The oddness of Pastrygate


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Pastrygate has been sharing the limelight with the censure debate. The whole debacle raises many issues and is one of the oddest stories of the year so far. Three of Thaksin’s lawyers were jailed on Wednesday for six months for trying to give a court official 2 million baht contained in a “pastry” box. The alleged bribe attempt happened on the same day that Thaksin and his wife were due in court on charges of violating graft laws.

Firstly, since when did 2-million-baht bribes start being dished out in pastry boxes? It’s absurd. You would have thought that three of Thaksin’s lawyers, who are presumably three of the most well-paid, well-educated lawyers in Thailand, would be smarter than that.

Furthermore, why would they just give 2 million baht to a court official? Where is the logic in a random gift such as this?

One of the lawyers initially came up with the lame excuse that a driver had mistakenly taken an identical box containing chocolates, leaving the hapless lawyers with the box of money. The lawyers said that the chocolates, not the money, were intended for the court official, which is still rather strange.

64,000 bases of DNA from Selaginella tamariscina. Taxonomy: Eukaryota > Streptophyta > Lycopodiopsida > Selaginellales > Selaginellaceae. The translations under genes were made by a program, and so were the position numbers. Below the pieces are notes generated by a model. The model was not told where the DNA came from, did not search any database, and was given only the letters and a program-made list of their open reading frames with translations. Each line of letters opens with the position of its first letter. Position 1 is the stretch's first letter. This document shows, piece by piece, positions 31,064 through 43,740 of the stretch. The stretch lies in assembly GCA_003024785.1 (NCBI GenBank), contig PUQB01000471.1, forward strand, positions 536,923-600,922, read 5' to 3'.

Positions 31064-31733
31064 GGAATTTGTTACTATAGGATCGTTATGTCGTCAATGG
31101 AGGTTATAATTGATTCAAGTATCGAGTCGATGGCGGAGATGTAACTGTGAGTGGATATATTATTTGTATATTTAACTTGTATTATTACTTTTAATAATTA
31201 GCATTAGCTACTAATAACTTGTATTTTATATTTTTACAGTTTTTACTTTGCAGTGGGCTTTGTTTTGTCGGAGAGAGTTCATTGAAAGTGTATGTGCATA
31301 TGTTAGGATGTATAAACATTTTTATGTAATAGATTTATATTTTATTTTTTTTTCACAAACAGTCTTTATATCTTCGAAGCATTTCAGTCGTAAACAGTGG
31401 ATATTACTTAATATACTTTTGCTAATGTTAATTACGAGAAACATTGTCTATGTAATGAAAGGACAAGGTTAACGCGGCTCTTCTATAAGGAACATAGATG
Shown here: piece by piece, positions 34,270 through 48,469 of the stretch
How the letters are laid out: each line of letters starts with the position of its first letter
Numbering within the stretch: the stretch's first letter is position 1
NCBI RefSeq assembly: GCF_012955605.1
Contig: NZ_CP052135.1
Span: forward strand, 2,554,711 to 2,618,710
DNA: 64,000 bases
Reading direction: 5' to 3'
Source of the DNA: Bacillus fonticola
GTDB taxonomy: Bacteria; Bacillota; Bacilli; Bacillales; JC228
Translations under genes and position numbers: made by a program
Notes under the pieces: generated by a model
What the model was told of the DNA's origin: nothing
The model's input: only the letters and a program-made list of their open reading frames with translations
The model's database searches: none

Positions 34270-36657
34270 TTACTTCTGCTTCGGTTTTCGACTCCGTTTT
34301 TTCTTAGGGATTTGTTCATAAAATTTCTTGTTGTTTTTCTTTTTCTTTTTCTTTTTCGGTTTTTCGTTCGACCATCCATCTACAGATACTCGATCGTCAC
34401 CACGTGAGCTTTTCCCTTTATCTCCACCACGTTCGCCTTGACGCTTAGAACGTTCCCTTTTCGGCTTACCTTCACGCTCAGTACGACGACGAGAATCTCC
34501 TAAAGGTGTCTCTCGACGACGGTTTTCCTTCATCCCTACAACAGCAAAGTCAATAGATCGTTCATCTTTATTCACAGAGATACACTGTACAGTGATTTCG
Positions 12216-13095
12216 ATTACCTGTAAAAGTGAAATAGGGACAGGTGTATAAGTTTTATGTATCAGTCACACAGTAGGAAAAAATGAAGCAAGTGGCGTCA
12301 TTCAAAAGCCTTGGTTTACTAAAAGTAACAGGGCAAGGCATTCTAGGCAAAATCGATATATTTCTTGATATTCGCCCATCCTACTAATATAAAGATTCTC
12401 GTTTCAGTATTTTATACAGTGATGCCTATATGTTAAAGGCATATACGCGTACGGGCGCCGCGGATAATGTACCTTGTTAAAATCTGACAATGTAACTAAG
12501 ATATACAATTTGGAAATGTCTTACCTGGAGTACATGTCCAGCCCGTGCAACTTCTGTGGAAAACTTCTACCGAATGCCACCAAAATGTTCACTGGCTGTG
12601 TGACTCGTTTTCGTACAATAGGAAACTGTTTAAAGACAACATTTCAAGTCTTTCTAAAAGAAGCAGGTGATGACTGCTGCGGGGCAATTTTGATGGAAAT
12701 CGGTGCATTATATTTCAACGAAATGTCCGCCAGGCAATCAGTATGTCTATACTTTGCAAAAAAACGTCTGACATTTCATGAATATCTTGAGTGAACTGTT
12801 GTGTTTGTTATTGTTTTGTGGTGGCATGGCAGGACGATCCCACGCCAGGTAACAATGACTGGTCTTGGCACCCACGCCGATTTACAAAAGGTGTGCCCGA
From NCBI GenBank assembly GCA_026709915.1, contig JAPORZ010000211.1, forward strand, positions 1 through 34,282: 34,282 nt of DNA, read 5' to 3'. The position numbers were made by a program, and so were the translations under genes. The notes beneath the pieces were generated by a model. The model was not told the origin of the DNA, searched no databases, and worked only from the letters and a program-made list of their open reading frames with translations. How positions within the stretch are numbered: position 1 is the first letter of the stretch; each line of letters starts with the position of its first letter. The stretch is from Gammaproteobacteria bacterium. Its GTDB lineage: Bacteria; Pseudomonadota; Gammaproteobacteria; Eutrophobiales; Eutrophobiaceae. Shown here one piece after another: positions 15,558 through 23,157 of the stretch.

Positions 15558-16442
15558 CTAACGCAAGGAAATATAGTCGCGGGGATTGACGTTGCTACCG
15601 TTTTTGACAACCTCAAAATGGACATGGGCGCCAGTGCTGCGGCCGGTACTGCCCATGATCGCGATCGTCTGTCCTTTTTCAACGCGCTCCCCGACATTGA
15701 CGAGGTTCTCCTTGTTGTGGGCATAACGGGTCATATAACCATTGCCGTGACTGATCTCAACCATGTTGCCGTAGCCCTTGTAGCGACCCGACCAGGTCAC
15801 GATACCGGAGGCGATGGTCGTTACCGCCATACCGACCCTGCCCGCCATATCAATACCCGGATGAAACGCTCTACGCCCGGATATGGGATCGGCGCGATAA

That ludicrous story was quickly dropped. The lawyer admitted that the money belonged to him. I guess the hole in this story is proving one way or another to whom the money belonged. The 2 million baht was reportedly given back to the lawyer after he gave it to the court official.

Thaksin, of course, has tried to distance himself from this story. While I am certain that Thaksin, his wife and his lawyers are smart enough that there is no way Thaksin could be linked to this case, you would have thought that they were smart enough for this not to happen in the first place. After years of corruption in Thailand, it’s odd for such a case to suddenly come to light.

The key, as I see it, is determining exactly where the 2 million came from. Bank accounts need to be scrutinized to get to the bottom of the matter. It’s a lot of money and it must be traceable. Thaksin can deny any knowledge of the bribery money, but if there were a way to link him to it, then the case is thrown wide open.

Perhaps most interesting is the speed with which the three lawyers have been sentenced. Two of the lawyers are in prison already while the third is AWOL. The timing of this whole incident is bizarre.

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2 thoughts on “The oddness of Pastrygate

  1. I have just spotted the term Pastrygate from this post and have put #pastrygate into twitterworld. I wonder who coined the term. You are wicked!

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